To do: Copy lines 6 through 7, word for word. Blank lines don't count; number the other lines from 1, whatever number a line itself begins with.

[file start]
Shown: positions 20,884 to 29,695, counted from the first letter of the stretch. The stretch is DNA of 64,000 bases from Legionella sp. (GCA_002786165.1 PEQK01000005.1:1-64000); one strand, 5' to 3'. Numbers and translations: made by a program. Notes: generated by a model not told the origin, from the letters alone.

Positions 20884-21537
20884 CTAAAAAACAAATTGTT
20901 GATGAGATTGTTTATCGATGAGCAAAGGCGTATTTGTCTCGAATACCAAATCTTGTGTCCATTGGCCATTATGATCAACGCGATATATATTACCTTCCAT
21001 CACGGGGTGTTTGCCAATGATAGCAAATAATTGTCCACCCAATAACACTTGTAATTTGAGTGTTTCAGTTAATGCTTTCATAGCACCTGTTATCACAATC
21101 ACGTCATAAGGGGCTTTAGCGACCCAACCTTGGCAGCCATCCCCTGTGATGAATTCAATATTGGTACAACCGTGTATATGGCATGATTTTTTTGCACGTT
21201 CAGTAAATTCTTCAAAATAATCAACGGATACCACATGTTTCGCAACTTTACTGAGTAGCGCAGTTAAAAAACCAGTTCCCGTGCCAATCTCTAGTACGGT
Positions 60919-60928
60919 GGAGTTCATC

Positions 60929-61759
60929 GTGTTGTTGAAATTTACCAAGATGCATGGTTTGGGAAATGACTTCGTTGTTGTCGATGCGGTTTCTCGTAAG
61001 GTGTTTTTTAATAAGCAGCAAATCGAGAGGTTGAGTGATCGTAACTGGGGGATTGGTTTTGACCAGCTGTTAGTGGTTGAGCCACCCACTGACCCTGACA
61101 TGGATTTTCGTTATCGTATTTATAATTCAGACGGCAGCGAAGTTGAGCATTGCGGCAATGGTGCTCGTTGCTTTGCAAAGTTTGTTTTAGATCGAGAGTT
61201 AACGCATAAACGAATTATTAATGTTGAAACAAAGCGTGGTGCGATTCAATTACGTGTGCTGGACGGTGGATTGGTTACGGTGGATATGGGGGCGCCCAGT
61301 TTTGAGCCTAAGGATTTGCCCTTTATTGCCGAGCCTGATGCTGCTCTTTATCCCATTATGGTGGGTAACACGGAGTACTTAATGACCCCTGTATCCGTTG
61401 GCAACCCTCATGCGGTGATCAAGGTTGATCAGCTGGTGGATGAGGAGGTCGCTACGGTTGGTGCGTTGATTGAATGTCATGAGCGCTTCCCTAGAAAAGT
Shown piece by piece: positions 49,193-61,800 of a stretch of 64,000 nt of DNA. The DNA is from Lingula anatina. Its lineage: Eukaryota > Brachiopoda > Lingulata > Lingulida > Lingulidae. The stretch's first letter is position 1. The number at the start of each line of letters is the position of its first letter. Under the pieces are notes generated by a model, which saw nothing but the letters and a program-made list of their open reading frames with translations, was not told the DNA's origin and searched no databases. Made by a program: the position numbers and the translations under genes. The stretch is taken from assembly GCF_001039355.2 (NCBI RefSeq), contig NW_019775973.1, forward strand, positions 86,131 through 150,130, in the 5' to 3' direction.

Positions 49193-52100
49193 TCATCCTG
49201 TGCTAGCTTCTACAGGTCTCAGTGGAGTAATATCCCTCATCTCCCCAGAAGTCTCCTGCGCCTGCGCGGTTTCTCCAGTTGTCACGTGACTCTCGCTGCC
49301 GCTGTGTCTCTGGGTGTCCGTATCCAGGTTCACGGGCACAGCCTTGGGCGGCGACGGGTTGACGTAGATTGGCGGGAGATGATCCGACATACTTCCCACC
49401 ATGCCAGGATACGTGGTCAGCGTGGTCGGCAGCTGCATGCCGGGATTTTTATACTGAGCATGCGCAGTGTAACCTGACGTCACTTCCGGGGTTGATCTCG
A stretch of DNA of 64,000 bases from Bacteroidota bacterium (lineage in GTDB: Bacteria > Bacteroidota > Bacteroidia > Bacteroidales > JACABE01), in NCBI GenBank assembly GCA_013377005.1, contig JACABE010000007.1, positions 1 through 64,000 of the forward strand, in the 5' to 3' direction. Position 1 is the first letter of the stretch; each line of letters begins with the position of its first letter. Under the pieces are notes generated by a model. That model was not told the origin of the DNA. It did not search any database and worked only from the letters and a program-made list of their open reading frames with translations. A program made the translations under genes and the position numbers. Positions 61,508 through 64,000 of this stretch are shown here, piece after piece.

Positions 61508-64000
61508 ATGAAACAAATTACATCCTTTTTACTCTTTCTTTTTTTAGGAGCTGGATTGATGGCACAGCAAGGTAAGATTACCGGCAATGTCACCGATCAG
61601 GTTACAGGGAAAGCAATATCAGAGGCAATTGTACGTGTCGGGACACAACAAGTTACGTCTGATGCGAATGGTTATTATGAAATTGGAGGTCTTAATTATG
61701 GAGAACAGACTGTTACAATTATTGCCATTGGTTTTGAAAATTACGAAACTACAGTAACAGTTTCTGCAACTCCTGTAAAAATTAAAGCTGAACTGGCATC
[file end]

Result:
21101 ACGTCATAAGGGGCTTTAGCGACCCAACCTTGGCAGCCATCCCCTGTGATGAATTCAATATTGGTACAACCGTGTATATGGCATGATTTTTTTGCACGTT
21201 CAGTAAATTCTTCAAAATAATCAACGGATACCACATGTTTCGCAACTTTACTGAGTAGCGCAGTTAAAAAACCAGTTCCCGTGCCAATCTCTAGTACGGT